"Its move toward Japan-style quantitative easing is a misstep. And historically low interest rates—about which the Bank of International Settlements, the bank for central banks, sounded a warning in its 2009/2010 annual report—will inevitably distort economic activity, as they did during the housing boom. Low interest rates slow the process of restoring balance sheets by keeping asset prices artificially inflated. They also penalize saving, thus prolonging the process of rebuilding balance sheets.
In the fiscal realm, policy must be reoriented from stimulating consumption to encouraging productive investment (not renewed financial speculation). That means no income-tax increases or costly new mandates. In particular, the Bush tax cuts should not be allowed to expire. No matter how the administration spins it, their expiration would entail a large increase in marginal tax rates in the midst of economic weakness. That would further impede savings and capital accumulation, discouraging firms from expanding and hiring workers. Treasury Secretary Tim Geithner is proposing to repeat the mistake of Herbert Hoover, who persuaded Congress to raise taxes in 1932.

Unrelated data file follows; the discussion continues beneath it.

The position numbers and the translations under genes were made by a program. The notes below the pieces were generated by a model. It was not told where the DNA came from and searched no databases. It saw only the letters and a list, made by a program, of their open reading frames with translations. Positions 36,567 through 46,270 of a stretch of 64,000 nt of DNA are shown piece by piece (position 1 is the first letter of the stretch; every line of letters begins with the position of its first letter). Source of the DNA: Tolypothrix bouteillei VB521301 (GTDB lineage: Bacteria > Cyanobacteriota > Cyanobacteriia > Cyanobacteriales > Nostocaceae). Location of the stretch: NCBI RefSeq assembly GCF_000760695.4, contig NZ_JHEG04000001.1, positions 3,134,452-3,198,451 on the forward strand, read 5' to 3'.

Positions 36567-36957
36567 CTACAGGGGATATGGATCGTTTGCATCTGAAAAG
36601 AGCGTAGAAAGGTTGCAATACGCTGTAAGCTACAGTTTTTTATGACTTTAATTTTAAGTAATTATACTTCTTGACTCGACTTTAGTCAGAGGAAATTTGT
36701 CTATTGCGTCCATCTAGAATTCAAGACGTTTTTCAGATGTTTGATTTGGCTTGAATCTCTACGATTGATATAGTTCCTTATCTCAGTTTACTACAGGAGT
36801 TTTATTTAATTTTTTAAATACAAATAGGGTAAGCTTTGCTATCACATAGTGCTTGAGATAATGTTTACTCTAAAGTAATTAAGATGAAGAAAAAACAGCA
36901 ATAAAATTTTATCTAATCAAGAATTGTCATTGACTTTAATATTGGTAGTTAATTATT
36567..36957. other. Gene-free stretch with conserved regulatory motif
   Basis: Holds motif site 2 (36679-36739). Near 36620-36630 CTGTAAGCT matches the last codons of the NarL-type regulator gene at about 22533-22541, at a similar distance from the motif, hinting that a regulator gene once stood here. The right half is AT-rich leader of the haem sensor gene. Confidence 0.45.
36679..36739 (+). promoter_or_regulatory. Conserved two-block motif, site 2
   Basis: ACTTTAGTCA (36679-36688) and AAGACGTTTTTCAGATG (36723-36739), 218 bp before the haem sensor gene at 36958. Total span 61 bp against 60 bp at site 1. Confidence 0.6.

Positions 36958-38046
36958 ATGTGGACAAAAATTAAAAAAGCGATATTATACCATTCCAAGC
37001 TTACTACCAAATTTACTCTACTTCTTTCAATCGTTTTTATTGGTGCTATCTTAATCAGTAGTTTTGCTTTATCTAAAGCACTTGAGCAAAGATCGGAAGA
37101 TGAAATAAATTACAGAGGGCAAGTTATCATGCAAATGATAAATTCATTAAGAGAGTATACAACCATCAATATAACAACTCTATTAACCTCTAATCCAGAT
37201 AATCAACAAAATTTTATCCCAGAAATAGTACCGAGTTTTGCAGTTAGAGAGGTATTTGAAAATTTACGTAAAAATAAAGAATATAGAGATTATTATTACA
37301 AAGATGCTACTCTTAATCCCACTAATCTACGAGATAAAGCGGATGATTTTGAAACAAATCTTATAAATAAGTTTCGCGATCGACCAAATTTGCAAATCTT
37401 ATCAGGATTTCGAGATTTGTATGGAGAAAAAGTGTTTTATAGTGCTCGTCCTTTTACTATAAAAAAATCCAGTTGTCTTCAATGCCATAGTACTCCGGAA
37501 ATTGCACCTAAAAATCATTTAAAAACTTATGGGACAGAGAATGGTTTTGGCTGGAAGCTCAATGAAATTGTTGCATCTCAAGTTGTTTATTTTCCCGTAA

Markets are resilient, but their recovery can be impeded by bad policies. At present, both monetary and fiscal policies are on the wrong track".